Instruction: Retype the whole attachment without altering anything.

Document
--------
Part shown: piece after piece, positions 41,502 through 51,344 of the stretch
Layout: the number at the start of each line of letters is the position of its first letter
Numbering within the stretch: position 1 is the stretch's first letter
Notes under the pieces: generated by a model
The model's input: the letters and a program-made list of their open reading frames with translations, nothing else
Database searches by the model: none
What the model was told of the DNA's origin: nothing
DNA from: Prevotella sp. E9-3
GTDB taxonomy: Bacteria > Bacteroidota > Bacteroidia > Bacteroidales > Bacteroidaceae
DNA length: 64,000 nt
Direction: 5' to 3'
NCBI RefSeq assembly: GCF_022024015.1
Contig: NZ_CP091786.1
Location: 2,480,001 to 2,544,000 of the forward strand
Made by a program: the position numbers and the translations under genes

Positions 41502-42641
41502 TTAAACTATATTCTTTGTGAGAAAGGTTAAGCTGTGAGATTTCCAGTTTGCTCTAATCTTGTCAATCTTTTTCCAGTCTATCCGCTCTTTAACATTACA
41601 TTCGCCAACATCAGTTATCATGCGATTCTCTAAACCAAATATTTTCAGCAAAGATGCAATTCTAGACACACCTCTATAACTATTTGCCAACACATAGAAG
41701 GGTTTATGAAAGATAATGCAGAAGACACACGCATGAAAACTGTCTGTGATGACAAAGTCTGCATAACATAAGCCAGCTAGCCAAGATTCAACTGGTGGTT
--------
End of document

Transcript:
Part shown: piece after piece, positions 41,502 through 51,344 of the stretch
Layout: the number at the start of each line of letters is the position of its first letter
Numbering within the stretch: position 1 is the stretch's first letter
Notes under the pieces: generated by a model
The model's input: the letters and a program-made list of their open reading frames with translations, nothing else
Database searches by the model: none
What the model was told of the DNA's origin: nothing
DNA from: Prevotella sp. E9-3
GTDB taxonomy: Bacteria > Bacteroidota > Bacteroidia > Bacteroidales > Bacteroidaceae
DNA length: 64,000 nt
Direction: 5' to 3'
NCBI RefSeq assembly: GCF_022024015.1
Contig: NZ_CP091786.1
Location: 2,480,001 to 2,544,000 of the forward strand
Made by a program: the position numbers and the translations under genes

Positions 41502-42641
41502 TTAAACTATATTCTTTGTGAGAAAGGTTAAGCTGTGAGATTTCCAGTTTGCTCTAATCTTGTCAATCTTTTTCCAGTCTATCCGCTCTTTAACATTACA
41601 TTCGCCAACATCAGTTATCATGCGATTCTCTAAACCAAATATTTTCAGCAAAGATGCAATTCTAGACACACCTCTATAACTATTTGCCAACACATAGAAG
41701 GGTTTATGAAAGATAATGCAGAAGACACACGCATGAAAACTGTCTGTGATGACAAAGTCTGCATAACATAAGCCAGCTAGCCAAGATTCAACTGGTGGTT